Scotland politics

Scottish independence: Rivals set out economic case

John Swinney and Danny Alexander
Image caption John Swinney and Danny Alexander pitched their economic arguments to a conference organised by the Institute of Chartered Accountants of Scotland

Both sides in the Scottish independence referendum campaign have summed up their key economic arguments.

Scottish finance secretary John Swinney said the independence debate "will turn on where people see their best economic prospects lying".

Chief Secretary to the Treasury Danny Alexander published a paper arguing there were trade, tax and public spending benefits from the Union.

Both men addressed a conference on Scotland's future in Edinburgh.

In his speech to the Institute of Chartered Accountants of Scotland, Mr Swinney said: "Clearly the type of programme that we have set out is designed to expand and to grow the Scottish economy.

"That is fundamental to the realisation of our aspirations and ambitions.

"I think the debate will turn on where people see their best economic prospects lying. That is where I think people will make their judgement.

"It is not crudely about 'do I believe this paper which says I will be £1,400 better off, or this paper that says I will be £1,000 better off'.

"It is about looking at all the information and saying where do I think my country is going to perform and achieve the best."

The UK government has claimed that being part of the UK results in Scottish taxpayers being £1,400 better off per year, while the Scottish government has said Scots would be £1,000 each better off under independence.

'Sterling zone'

The finance spokesmen from the Conservatives, Labour and the Liberal Democrats have all ruled out sharing the pound with an independent Scotland, but Mr Swinney reiterated his belief that Scotland could join a "sterling zone".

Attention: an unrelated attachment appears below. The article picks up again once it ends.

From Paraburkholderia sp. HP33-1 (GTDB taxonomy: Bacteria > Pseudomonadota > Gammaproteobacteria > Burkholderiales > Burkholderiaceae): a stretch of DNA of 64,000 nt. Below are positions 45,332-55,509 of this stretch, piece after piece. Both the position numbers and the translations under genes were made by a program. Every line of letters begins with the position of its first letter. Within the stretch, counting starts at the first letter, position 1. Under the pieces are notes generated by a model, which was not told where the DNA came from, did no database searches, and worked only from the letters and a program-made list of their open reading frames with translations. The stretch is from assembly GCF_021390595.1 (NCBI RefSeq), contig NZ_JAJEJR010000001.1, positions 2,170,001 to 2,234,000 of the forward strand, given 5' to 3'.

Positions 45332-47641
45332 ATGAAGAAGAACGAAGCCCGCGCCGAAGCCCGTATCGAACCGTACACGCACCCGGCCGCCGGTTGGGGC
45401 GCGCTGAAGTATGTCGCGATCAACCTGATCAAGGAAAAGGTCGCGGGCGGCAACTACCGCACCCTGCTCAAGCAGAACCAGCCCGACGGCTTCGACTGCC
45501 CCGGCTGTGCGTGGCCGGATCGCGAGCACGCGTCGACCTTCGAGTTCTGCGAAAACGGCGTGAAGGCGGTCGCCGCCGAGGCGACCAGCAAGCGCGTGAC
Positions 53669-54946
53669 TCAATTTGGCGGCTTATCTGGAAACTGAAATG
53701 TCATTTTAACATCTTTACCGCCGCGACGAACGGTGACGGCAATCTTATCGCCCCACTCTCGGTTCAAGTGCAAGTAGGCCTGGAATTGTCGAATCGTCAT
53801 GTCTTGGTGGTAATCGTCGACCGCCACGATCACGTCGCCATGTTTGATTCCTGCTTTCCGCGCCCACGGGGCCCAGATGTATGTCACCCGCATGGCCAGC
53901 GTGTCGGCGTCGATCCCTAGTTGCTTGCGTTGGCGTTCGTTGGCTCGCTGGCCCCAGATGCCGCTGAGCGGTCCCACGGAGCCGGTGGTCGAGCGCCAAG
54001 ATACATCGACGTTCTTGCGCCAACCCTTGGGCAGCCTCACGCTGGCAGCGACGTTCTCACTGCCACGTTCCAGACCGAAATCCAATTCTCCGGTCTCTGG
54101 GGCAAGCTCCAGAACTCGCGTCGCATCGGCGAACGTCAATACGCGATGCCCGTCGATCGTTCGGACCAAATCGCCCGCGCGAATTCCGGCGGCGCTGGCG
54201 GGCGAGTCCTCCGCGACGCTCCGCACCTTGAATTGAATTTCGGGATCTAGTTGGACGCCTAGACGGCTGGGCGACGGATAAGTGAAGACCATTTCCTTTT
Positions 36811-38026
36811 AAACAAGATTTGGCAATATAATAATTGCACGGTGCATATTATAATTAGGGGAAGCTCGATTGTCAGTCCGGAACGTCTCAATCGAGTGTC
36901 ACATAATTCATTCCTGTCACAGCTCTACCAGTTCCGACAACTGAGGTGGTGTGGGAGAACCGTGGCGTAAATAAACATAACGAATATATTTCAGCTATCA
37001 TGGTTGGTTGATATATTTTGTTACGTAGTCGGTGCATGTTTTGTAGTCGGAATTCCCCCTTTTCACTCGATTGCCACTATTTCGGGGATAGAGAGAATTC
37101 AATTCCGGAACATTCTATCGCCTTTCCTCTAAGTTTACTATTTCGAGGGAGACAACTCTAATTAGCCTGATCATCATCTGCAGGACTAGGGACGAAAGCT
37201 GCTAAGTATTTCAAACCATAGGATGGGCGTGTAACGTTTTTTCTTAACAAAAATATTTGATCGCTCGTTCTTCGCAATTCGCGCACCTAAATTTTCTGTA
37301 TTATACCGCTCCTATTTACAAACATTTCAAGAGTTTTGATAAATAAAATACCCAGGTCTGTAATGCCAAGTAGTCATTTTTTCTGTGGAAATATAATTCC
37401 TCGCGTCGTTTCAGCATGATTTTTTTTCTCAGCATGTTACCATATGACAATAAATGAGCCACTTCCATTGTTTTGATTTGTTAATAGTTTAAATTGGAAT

He said he agreed with Bank of England governor Mark Carney that some giving up of fiscal sovereignty would be required, adding that this could include agreements on levels of borrowing and debt.

"I think these are reasonable constraints we could sign up to as a consequence of becoming an independent country and being in a sterling zone," he said.

"Once we do that, the framework is there for an independent Scotland to take the economic decisions which are in our competence to do so."

The Scottish government's plans for manufacturing were announced by First Minister Alex Salmond last week.

In the long-term, the strategy could see a 50% rise in exports, boosting employment by more than 100,000 jobs, Mr Salmond said.

'Project Fact'

Publishing the Treasury case for the Union, Mr Alexander argued that Scotland benefits from the sterling currency union as part of the UK.

He also said Scotland enjoys lower taxes and higher public spending than would be possible under independence.

The Treasury's fifteenth analysis paper on Scotland, published in advance of Mr Alexander's speech, repeated the UK government's claim that this "UK dividend" is worth "£1,400 per person per year for each person in Scotland".

The paper said Scotland has the advantages of "borderless trade" within the UK and lower borrowing costs.

It added: "Revenues from North Sea oil and gas are subject to sudden change and will ultimately decline.

"Since 2010, the independent Office for Budget Responsibility has revised down these revenues by £21bn.

"But instead of needing to cut spending in response, the Scottish Government has benefited from an additional £2.2bn, provided by the UK government."

Mr Alexander said: "People need to be informed about the consequences of the Scottish referendum.

"That's why we have undertaken the most rigorous and comprehensive analysis of Scotland's place in the UK ever attempted.

"You might call it 'Project Fact' - over 1,400 pages of analysis citing hundreds of independent experts and organisations.

"The conclusion is clear: almost every aspect of life in Scotland is enhanced and improved because we are part of the UK."

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